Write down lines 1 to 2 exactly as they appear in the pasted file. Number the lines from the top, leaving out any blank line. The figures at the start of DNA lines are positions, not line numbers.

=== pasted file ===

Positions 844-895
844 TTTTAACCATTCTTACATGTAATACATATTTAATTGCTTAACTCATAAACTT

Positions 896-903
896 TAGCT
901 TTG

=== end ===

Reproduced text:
Positions 844-895
844 TTTTAACCATTCTTACATGTAATACATATTTAATTGCTTAACTCATAAACTT